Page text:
What is the equivalent resistance of the following resistors? What we want to do is get four resistors into a single resistor and there are, sometimes there are multiple ways of doing this, multiple paths that you can take to get to the answer, sometimes there's only one path and what you have to sort of do is map out how are you going to go from four to one and what you want to do is look for places where you can easily combine these resistors. So, for example, one thing you might do is, look at one and start comparing it and start seeing how it's connected to every single one of these. So, is one in series or in parallel with two? Well, remember, series means that they're they have a direct connection, is there a direct connection from one to two? So, if you're, if you're a charge you're going through here and then right here the wire splits, there is no direct connection. So, one and two are not in series with each other, okay? They're not in series, what about in parallel? Well, parallel means that they're alone and opposite sides of a branch, they're not even in the same loop, this is a loop, this is a loop, there are different loops. So, they're not in parallel either. So, you cannot combine one and two, right? Now, what you can do is you can combine one and four because 1 and 4 are alone on opposite sides, on opposite branches of the loop. So, you can combine these two in parallel. So, you can combine these two in parallel and you can also combine these two in parallel and if you do that you go from having two to one and you go from having two to one so now you have a simpler circuit. So, let's do that, let's show that here, I'm going to go and redraw this, where this entire thing is going to become a single resistor, let's call this single resistor R1 and over here, I'm going to have another resistor R2, okay? Now, how could I get these two guys to be just a single resistor? Well, these guys are in series with each other, hopefully you see that right away, because they're just sitting next to each other, there's no splits on the wire, right? One flows directly to the other. So, they are in series, which means, I'm going to be able to easily combine them into a single resistor, let's call that R3, so the idea that everything, that's inside of green here, becomes just this single resistor right here. So, what I'd like to do is I like to draw the paths without doing the math, get all the way to the end. So, I know my path and then we're now actually going to calculate, okay? So, the first thing I did is I merged these two into R1. So, let's calculate R1, R1 is in parallel, R1 is the parallel connection of one and four. So, to find R1, I'm going to have to write the parallel equation, which is this one here, cool? So, it's going to be 1 over R1, which is what I'm looking for, and then 1 over plus 1 over, I like to make room to plug into variables, just so it's a little bit more organized and then we're going to plug in the numbers one and four, one and four. Now this is a fraction. So, you have to get a common denominator. Remember, and to get a common denominator between one and four you can just multiply this side by 4 and if you do that in the bottom have to do at the top and then you can multiply this side by 1 which is effectively not doing anything and do this thing up here. Now, you have 4 you have 4 over 1, I'm sorry, 4 over 4 plus 1 over 4 and because the denominator is the same I can combine them into the 5 at the top adds, and the bottom combines 5 over 4, are we done, is that the answer? No, there's one last step which is, notice that the R1 is in the denominator it's in the bottom of the left side and I have to solve for R1, one way to do this that I like is, you can just flip these two but then if you flip that on the left side, you have to flip on the right side, as well, so I'm going to get 1 over R1 and then flip, and I'm gonna get the 5 over 4 and flip and it's going to become 4 over 5. So, R1 is 4 over 5 which is 0.8 ohms, cool? We're going to do the same thing for. So, we got this guy, boom, I'm going to do the same thing to find R2, one over R2 equals 1 over parentheses plus 1 over parentheses and this is the, this is the parallel connection between the 2 and the 2 over here, in blue. So, we're going to put a 2 here, and a 2 here, the denominator is already the same. So, I'm just going to merge and say 1 plus 1 is 2 the and then this is 1. Now, remember I have to flip this, but here because you have a 1, and remember there's always an implicit one here, if you flip one over 1 you still get a 1 long story short, R2 is simply 1 ohm, okay? We're almost done, I have R1, I have R2. Now, we're just combining them in series, whenever you add something, whenever you combine resistors in series you just add their resistances. So, finally, R3 is R1 plus R2, which is 1 plus 0.8, which is 1.8 ohms, cool? That's that, that's the final answer for this one, let's do one more and what you might want to do here is maybe pause the video and at least lay out the steps of how would you combine these guys, okay?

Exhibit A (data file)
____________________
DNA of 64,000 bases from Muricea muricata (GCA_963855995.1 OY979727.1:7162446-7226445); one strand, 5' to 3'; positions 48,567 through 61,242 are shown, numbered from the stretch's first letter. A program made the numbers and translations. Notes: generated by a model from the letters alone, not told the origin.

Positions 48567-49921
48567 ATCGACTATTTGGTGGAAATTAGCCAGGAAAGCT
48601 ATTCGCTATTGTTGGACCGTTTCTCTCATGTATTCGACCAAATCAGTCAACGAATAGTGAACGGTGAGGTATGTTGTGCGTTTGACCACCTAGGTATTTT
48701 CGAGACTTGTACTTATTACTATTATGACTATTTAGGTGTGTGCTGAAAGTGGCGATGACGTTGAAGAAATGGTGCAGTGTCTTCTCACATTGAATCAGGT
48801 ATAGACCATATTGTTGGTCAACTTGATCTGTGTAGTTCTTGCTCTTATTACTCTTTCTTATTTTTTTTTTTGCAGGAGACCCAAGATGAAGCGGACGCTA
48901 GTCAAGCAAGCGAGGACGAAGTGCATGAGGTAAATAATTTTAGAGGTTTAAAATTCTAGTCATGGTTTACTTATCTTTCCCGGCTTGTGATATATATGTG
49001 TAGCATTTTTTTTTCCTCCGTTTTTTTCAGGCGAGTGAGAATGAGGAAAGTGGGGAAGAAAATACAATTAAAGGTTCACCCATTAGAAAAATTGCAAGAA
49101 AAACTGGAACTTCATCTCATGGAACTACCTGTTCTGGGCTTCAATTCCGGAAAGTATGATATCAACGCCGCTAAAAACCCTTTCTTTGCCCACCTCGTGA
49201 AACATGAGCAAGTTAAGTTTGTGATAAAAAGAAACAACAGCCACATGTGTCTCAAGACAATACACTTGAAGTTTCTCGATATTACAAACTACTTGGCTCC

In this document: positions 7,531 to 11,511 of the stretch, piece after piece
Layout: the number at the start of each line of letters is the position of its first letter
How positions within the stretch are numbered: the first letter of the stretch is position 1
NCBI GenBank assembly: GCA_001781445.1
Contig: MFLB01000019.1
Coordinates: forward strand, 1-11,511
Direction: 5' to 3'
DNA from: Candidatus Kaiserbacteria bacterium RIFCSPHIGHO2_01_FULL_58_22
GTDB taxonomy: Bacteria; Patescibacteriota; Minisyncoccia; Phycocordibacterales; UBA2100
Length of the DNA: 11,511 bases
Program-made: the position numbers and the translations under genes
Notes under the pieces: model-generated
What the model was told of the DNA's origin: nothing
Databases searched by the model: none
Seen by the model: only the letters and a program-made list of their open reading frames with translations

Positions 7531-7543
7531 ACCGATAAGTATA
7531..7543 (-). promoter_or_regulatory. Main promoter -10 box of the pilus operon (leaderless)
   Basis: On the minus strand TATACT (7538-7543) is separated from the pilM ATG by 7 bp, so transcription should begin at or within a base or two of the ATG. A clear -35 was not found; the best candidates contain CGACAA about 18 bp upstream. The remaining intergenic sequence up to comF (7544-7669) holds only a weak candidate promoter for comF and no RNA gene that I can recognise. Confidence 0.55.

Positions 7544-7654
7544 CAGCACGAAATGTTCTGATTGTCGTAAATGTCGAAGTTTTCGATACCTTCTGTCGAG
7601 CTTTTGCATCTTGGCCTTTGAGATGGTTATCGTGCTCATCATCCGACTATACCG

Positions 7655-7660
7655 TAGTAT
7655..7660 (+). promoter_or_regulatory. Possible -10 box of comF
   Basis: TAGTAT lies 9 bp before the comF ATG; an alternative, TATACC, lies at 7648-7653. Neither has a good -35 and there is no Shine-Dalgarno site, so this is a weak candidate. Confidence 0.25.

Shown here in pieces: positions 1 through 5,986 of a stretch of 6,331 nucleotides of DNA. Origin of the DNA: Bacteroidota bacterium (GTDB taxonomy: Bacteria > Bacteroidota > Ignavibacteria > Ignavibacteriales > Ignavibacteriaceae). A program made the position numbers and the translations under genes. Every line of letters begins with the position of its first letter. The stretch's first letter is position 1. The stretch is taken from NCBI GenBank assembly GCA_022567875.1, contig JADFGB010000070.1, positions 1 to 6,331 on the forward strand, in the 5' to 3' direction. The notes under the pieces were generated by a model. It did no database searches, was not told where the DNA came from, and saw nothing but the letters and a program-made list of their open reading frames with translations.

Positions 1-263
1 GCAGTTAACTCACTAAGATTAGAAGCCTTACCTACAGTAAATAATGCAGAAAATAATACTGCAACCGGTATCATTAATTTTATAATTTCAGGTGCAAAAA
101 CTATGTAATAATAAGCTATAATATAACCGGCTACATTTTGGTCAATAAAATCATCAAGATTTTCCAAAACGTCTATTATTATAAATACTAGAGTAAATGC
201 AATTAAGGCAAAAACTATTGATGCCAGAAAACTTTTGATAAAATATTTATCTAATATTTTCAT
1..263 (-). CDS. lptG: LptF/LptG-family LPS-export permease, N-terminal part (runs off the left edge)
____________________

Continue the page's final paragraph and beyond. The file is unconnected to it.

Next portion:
I'm going to keep rolling here, if you, if you, hopefully you saw right away that these are in series with each other, and then these are in series with each other as well, let's color code, you can't merge anything else yet, okay? So, this is going to give me, if you'll follow the wire here, carefully you're going to go up and then this entire red thing over here is going to be replaced by, let's call this guy R1. So, that's going to be R1 and I'm actually going to make this black. So, that's R1 and then down here, the two resistors in blue are going to become R2 and then once I have these two resistors, hopefully so this is series, this is in series, hopefully you see that these guys are in parallel because they're alone on opposite sides, on opposite branches of the loop, and I can go one step further and say that these two would just combine into R3, okay? Now, let's calculate R1, R2 and then R3, R1 is the series connection. So, it's just 1 plus 2, 1 plus 3 is 4. So, I can actually just put it over here, this is 4 ohms, this is 2 and 4 which is 6 ohms. So, to find R3 I just have to merge the 4 ohms with the 6 ohms, let's do it over here, r3, 1 over R 3 is 1 over the first resistor, 1 over the second resistor, in this case, we have a 4 and a 6. So, I have a 4 and a 6, the best way to get, the easiest way to get a common denominator here is just to multiply this 4 by 6 and then put a 6 on top and then this 6 by 4 and then put this on top as well, 6 times, 4 times 6 is 24 on both of them, and on top I have 6 plus 4 which is 10. So, I got 10 over 24, are we done, is that the answer? No, be careful, you got to flip the r3. So, I'm going to flip the left and right. So, I'm going to get R3 over 1 or just R3 equals the flip of these guys, 24 divided by 10 which is just 2.4 ohms and that's the end of this one, hopefully makes sense, hopefully you got it, hopefully you think it's easy, let's keep rolling.